flow-control.md 5.7 KB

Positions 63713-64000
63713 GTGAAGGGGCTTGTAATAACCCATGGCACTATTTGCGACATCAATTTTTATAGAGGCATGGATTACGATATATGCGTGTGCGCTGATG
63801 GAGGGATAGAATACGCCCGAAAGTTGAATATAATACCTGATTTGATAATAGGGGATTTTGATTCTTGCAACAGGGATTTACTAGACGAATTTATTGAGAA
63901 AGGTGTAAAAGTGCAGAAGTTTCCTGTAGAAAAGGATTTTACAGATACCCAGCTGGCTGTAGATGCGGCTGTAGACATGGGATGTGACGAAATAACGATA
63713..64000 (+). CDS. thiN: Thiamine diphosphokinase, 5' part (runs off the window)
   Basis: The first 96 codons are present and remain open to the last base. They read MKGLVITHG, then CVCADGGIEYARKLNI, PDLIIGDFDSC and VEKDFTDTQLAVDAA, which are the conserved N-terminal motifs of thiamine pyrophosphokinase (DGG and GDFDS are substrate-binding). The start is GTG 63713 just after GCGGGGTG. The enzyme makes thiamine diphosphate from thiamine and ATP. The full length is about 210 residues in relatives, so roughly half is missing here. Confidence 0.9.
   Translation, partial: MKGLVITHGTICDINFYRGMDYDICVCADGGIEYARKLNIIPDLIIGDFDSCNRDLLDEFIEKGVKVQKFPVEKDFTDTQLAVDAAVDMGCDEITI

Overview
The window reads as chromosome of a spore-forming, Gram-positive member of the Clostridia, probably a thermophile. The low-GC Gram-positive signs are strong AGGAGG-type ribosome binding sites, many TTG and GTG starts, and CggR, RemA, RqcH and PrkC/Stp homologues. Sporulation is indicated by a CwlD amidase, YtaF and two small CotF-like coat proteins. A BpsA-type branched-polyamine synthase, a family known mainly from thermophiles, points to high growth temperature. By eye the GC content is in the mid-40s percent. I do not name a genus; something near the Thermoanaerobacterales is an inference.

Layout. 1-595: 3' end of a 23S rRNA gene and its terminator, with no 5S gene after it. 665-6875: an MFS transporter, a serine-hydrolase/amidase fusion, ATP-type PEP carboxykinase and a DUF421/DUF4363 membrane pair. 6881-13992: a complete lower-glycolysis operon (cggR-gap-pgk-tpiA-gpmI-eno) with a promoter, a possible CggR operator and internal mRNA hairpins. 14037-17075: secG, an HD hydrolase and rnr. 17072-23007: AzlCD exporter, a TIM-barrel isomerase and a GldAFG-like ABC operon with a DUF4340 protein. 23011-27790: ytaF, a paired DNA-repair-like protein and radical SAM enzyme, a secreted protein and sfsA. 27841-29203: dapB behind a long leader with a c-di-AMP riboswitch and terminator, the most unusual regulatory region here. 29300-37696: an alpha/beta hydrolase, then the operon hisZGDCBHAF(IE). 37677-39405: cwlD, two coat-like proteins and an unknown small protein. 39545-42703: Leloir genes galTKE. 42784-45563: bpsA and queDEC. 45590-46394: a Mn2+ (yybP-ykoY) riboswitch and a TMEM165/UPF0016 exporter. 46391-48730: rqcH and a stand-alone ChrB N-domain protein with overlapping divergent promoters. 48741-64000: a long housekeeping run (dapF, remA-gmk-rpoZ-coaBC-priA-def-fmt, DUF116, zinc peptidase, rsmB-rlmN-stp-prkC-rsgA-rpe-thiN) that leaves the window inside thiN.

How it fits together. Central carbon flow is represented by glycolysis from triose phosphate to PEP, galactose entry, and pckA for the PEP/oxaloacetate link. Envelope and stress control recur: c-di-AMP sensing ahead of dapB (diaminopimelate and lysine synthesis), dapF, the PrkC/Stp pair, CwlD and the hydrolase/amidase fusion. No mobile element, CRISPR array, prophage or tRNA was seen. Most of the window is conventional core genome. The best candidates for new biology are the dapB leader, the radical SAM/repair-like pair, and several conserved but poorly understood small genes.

bernd committed Dec 29, 2015 1 ``````# Flow Control # `````` bernd committed May 01, 2015 2 `````` `````` bernd committed Dec 29, 2015 3 ``````The assumptions of TCP are wrong, so TCP's flow control is broken - that's `````` bernd committed May 01, 2015 4 ``````one of my rationale to create a new protocol. So what are my assumptions, and `````` bernd committed Dec 29, 2015 5 ``````what do I propose instead? `````` bernd committed May 01, 2015 6 `````` `````` bernd committed Dec 29, 2015 7 ``````Let's first look at TCP: What does TCP assume? `````` bernd committed May 01, 2015 8 `````` `````` bernd committed Dec 29, 2015 9 ``````TCP defines a window size. This equals the amount of data which is in `````` bernd committed May 01, 2015 10 11 12 13 14 15 16 ``````flight, so supposed there is no packet drop.  The tail is the last acknowledged packet, and the head is the last sent packet.  TCP has a "slow start", so it starts with one packet, and increases the number of segments in the window depending on how many segments are acknowledged.  This gives an exponential growth phase, until there's one packet drop.  The assumption here is that when the sender sends too fast, packets are dropped.  If a packet is dropped, TCP will half the window size, and slowly grow it `````` bernd committed Dec 29, 2015 17 ``````by one segment per round-trip - until again a packet is lost. `````` bernd committed May 01, 2015 18 `````` `````` bernd committed Dec 29, 2015 19 ``````This means the number of packets in flight oscillates by a factor of two. `````` bernd committed May 01, 2015 20 21 22 23 24 25 26 27 28 `````` So what about optimal buffer size?  The optimal buffer size for a TCP connection is capable to keep packets for 0.5 RTT - because that's the same amount of packets that fit onto the wire (they take 0.5 RTT from source to destination).  This is something so far nobody has implemented, because it requires that the buffering router measures the RTT for each TCP connection.  This measurement is possible in theory, it can be measured from the first syn to the first ack.  In practice, there's usually no scientific method applied to choose the right buffer size; if you are lucky, there had been a few experiments, selecting some buffer size on an educated guess, and the router `````` bernd committed Dec 29, 2015 29 ``````has a global FIFO. `````` bernd committed May 01, 2015 30 `````` `````` bernd committed Dec 29, 2015 31 ``````The worst problem with this algorithm is on networks with poor quality, such `````` bernd committed May 01, 2015 32 33 34 ``````as wireless networks, where packet drops are relatively frequent, and have nothing to do with the sender rate.  The next problem is that a filled up buffer in the router delays all other connections, including low-latency `````` bernd committed Dec 29, 2015 35 ``````low-bandwidth real-time protocols. `````` bernd committed May 01, 2015 36 `````` `````` bernd committed Dec 29, 2015 37 38 ``````So that's not the way to go.  We must reevaluate the assumptions and find a solution. `````` bernd committed May 01, 2015 39 `````` `````` bernd committed Dec 29, 2015 40 ``````## The assumptions ## `````` bernd committed May 01, 2015 41 `````` `````` bernd committed Dec 29, 2015 42 43 44 45 46 47 ``````+ Network devices do have buffers, most of them "too large buffers" for TCP to work reasonable + The buffers are your friend, not your enemy, they avoid retransmissions + Buffers should usually stay almost empty + Packet drops are not related to flow control problems + Intermediate network hops can help fairness, by providing "fair queuing" `````` bernd committed May 01, 2015 48 `````` `````` bernd committed Dec 29, 2015 49 50 51 ``````## The solution ## Since network hops which may help with flow control are not likely to be `````` bernd committed May 01, 2015 52 53 ``````available soon (and probably also not the right solution), the solution has to do end-to-end flow control (like TCP/IP), working with single (unfair) FIFO `````` bernd committed Dec 29, 2015 54 55 56 57 58 59 60 61 62 63 64 65 66 67 68 69 70 71 ``````queuing. The flow control should be fair (_n_ competing connections should get _n_ of the data rate each), and it should not completely yield to TCP, even in a buffer-bloat configuration. The approach is the following: The sender sends short bursts of packets (default: 8 packets per burst), and the receiver measures the timing when these packets arrive - from earliest to latest, and calculates the achievable data rate. The receiver sends this data rate back to the sender, which adjusts its sending rate (to make sure the rate is not faked, the receiver must prove it has received at least most packets). Data rate calculation accumulates rates over several bursts (default: 4 bursts per block), and sends only a final result, i.e. one acknowledge per 32 packets. This is the P part of a PID controller; the receiver constantly provides measurements of acheivable rates, and the sender adjusts this rate on every ack received. The sender tracks two things: Slack and slack-growth (I and D of the PID `````` bernd committed May 01, 2015 72 73 ``````controller). Slack, i.e. accumulated buffer space, provides an exponential slowdown, where a factor of two equates to either half the difference of `````` bernd committed Dec 29, 2015 74 ``````maximum and minimum observed slack or 20ms (whatever is larger). `````` bernd committed May 01, 2015 75 `````` `````` bernd committed Dec 29, 2015 76 ``````Slack-growth is observed by the timing of the last burst compared with the `````` bernd committed May 01, 2015 77 78 79 ``````first burst in the four burst sequence. This tells us how excessive our data rate is. To compensate, we need to multiply that time with the bursts in flight, and add that as extra delay after the next burst we send. This allows `````` bernd committed Dec 29, 2015 80 ``````the buffer to recover. `````` bernd committed May 01, 2015 81 `````` `````` bernd committed Dec 29, 2015 82 ``````The whole algorithm, sender and receiver side, fits into about 100 lines at `````` bernd committed May 01, 2015 83 84 ``````the moment, which includes the rate control and burst generation on the sender side, but does not include all the debugging and statistics code to observe `````` bernd committed Dec 29, 2015 85 ``````what happens. `````` bernd committed May 01, 2015 86 `````` `````` bernd committed Dec 29, 2015 87 ``````To get fast long-distance connections up to speed quickly, the first rate `````` bernd committed May 01, 2015 88 89 90 ``````adjustment will also up the packets in flight. Later, each ack allows for further packets in flight (default: a maximum of two bursts, i.e. 64 packets) before the next ack is expected. To achieve this, the sender measures round `````` bernd committed Dec 29, 2015 91 ``````trip delay. `````` bernd committed May 01, 2015 92 `````` `````` bernd committed Dec 29, 2015 93 ``````This helps to detect broken connections - if the receiver goes offline or `````` bernd committed May 01, 2015 94 95 ``````has been suspended temporarily, the sender stops. It can't call back the packets in flight, for sure, these will get lost, and might temporarily fill up `````` bernd committed Dec 29, 2015 96 ``````buffers. `````` bernd committed May 01, 2015 97 `````` `````` bernd committed Dec 29, 2015 98 ``````The algorithm is measured as fair and sufficiently stable for several `````` bernd committed May 01, 2015 99 ``````parallel connections to the same sender, and it works together with parallel `````` bernd committed Dec 29, 2015 100 ``````TCP and LEDBAT traffic. `````` bernd committed May 01, 2015 101 `````` `````` bernd committed Dec 29, 2015 102 ``````## Fair Queuing ## `````` bernd committed May 01, 2015 103 `````` `````` bernd committed Dec 29, 2015 104 ``````Instead of using a single FIFO buffer policy, routers (or, in net2o `````` bernd committed May 01, 2015 105 106 107 108 109 110 ``````terminology, switches) can help fairness: Under congestion, each connection is given its own FIFO, and all filled FIFOs of the same QoS level are served in a round-robin fashion.  This allows the receiver to accurately determine the actual achievable bandwidth, and does not trigger the more heuristical delay-optimizing strategies.  Also, this buffer policy allows to have different flow control algorithms on different protocols, and still have `````` bernd committed Dec 29, 2015 111 ``fairness.``